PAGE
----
ANAHEIM, Calif. -- The pitching matchup for Sunday's game between the New York Yankees and the Los Angeles Angels at Angel Stadium reflects the teams' conflicting approaches to reconstructing their rosters.

Right-hander Chad Green represents the Yankees' immediate focus on youth. But another right-hander, the Angels' Jhoulys Chacin, belongs to the squadron of stopgap solutions for an injury-riddled pitching staff.

Green comes off one of the best performances by a starting pitcher in the Yankees' history. In just his fifth major league start, Green the first 13 batters he faced, amassed 11 strikeouts in six shutout innings, conceded just two hits and issued no walks Monday night in a 1-0 victory over the Toronto Blue Jays.

The 25-year-old compiled the most strikeouts by a Yankees rookie since Masahiro Tanaka struck out 11 Seattle Mariners in 2014. Green also became just the second rookie pitcher in team history to compile at least 11 strikeouts without permitting a walk or a run. Stan Bahnsen pitched a three-hit shutout with 12 strikeouts against the Boston Red Sox in 1968, the year he was named the American League's rookie of the year.

Green's start Monday night marked the beginning of his fifth stint with the Yankees after being promoted from Triple-A Scranton/Wilkes-Barre.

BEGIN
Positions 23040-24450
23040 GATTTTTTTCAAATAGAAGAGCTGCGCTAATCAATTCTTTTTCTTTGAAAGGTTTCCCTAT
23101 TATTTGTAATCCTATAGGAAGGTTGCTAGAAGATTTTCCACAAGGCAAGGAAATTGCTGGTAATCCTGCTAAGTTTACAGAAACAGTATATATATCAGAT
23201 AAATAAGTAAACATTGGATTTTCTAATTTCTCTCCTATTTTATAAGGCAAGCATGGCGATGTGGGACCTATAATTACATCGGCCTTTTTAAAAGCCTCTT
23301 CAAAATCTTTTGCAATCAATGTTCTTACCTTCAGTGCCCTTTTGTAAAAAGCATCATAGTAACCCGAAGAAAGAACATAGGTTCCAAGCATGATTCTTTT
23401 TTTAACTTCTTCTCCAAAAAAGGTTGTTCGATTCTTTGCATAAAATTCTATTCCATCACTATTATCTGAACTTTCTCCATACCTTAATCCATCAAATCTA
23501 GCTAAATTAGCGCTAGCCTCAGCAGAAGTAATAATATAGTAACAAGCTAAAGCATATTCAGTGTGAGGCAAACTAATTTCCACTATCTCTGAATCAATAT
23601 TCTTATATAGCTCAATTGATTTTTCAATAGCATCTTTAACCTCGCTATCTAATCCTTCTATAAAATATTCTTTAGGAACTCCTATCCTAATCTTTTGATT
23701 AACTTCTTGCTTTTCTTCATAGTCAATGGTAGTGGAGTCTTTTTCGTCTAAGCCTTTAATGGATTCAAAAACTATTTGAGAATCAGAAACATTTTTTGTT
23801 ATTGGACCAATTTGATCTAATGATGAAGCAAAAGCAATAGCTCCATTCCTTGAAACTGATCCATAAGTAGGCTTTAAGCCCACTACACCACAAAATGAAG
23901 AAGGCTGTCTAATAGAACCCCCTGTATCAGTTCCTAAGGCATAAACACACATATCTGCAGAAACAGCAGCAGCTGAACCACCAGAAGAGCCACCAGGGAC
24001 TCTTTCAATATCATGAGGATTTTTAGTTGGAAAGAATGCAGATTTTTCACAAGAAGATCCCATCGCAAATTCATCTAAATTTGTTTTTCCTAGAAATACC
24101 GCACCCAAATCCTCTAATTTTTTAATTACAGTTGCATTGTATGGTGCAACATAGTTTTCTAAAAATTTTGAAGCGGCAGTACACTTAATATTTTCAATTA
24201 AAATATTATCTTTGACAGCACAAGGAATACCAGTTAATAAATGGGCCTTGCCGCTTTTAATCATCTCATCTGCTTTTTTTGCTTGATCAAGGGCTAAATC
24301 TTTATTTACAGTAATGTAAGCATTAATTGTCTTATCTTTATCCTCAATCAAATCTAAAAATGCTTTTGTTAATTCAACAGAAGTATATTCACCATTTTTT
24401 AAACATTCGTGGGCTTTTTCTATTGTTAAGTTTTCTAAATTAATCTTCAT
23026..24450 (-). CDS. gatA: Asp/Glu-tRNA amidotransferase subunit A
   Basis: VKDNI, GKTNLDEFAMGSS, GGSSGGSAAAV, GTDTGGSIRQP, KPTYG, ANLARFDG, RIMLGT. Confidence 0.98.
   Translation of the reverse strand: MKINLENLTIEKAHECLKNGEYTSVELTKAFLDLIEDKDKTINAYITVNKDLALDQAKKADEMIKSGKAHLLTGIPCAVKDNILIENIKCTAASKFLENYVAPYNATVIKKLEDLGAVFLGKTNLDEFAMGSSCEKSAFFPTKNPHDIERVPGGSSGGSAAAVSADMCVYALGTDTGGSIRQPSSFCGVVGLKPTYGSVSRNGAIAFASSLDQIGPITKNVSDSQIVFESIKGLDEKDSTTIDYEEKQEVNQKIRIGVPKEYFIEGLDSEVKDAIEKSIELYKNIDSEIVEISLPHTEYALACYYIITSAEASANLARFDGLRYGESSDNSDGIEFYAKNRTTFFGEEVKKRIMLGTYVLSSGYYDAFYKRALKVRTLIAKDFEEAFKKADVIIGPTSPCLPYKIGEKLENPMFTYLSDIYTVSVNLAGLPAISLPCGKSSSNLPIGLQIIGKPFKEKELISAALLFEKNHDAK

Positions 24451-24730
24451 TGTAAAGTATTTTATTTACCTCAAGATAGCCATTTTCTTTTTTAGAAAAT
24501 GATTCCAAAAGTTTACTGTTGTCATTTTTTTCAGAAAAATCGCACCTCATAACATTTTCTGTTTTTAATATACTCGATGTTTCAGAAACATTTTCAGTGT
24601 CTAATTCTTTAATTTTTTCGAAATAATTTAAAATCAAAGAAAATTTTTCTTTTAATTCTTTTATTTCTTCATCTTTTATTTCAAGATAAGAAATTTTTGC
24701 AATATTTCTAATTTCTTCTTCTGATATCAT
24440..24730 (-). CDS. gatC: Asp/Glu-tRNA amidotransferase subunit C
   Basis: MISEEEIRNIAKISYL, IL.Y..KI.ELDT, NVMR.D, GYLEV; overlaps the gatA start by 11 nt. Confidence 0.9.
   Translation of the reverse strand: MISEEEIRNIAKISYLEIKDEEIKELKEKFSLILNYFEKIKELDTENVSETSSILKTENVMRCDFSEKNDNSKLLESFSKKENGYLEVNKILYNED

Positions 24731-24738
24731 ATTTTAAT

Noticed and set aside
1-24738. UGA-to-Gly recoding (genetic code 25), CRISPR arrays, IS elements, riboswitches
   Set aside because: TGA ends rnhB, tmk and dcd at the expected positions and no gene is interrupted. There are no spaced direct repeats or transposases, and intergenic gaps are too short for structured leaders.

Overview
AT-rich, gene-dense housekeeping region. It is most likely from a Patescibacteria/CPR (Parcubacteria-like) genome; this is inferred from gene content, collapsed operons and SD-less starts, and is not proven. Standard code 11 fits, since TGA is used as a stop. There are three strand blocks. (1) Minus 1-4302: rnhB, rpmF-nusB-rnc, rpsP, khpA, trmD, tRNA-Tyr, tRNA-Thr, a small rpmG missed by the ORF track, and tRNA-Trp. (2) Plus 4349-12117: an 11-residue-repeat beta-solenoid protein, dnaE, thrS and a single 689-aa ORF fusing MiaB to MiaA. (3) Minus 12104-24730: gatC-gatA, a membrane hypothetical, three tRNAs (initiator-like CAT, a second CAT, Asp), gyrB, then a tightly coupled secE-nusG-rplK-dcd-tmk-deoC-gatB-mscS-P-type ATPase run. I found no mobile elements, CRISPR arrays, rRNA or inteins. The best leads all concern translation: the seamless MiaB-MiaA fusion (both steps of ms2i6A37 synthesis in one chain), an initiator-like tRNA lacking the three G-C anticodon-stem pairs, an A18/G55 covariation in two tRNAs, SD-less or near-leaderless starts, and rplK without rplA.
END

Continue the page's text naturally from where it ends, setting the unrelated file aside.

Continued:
"Each time, he took his demotion the right way and said, 'OK, this is what I need to work on, and I'm going to get better,' " New York manager Joe Girardi said. "He's got good stuff and his stuff has developed this year."

Part of that development includes the rapid improvement of his slider.

"It was terrible," Green told the New York Times. "It was pretty much non-existent. But the strides with that pitch have been huge. I didn't really change the grip too much. I think it was more like a mind-set. Just being more confident with it was huge."

Chacin, meanwhile, has experienced little success after the Angels acquired him from the Atlanta Braves in May.

The seven-year veteran has lost five consecutive starts since his last victory June 14. But after being sent to the bullpen in mid-season, Chacin collected 20 strikeouts in eight relief appearances covering 17 2/3 innings while allowing just five runs, 11 hits and five walks.

When Chacin returned to the rotation, however, that effectiveness evaporated. In his two starts since his return, the right-hander gave up 11 runs, 13 hits, five walks and a hit batsman while collecting just two strikeouts and pitching only six total innings.

Against the Mariners in his last start Tuesday night, Chacin threw 88 pitches in 4 2/3 innings, allowed four runs on seven hits, walked two, hit one and struck out two. Seattle scored all four of its runs against Chacin with two out.

"He had trouble closing out innings," Los Angeles manager Mike Scioscia said. "It usually comes down to one pitch. The more a team gets looks when they're ahead in the count, they're going to put better swings on pitches."

The Angels will play without Yuniel Escobar, who began Saturday ranked second in the American League with a .320 average and ninth with a .368 on-base percentage. The veteran third baseman went on the seven-day disabled list for concussions after bunting a ball off his nose in the fourth inning of a 7-0 loss Friday night.

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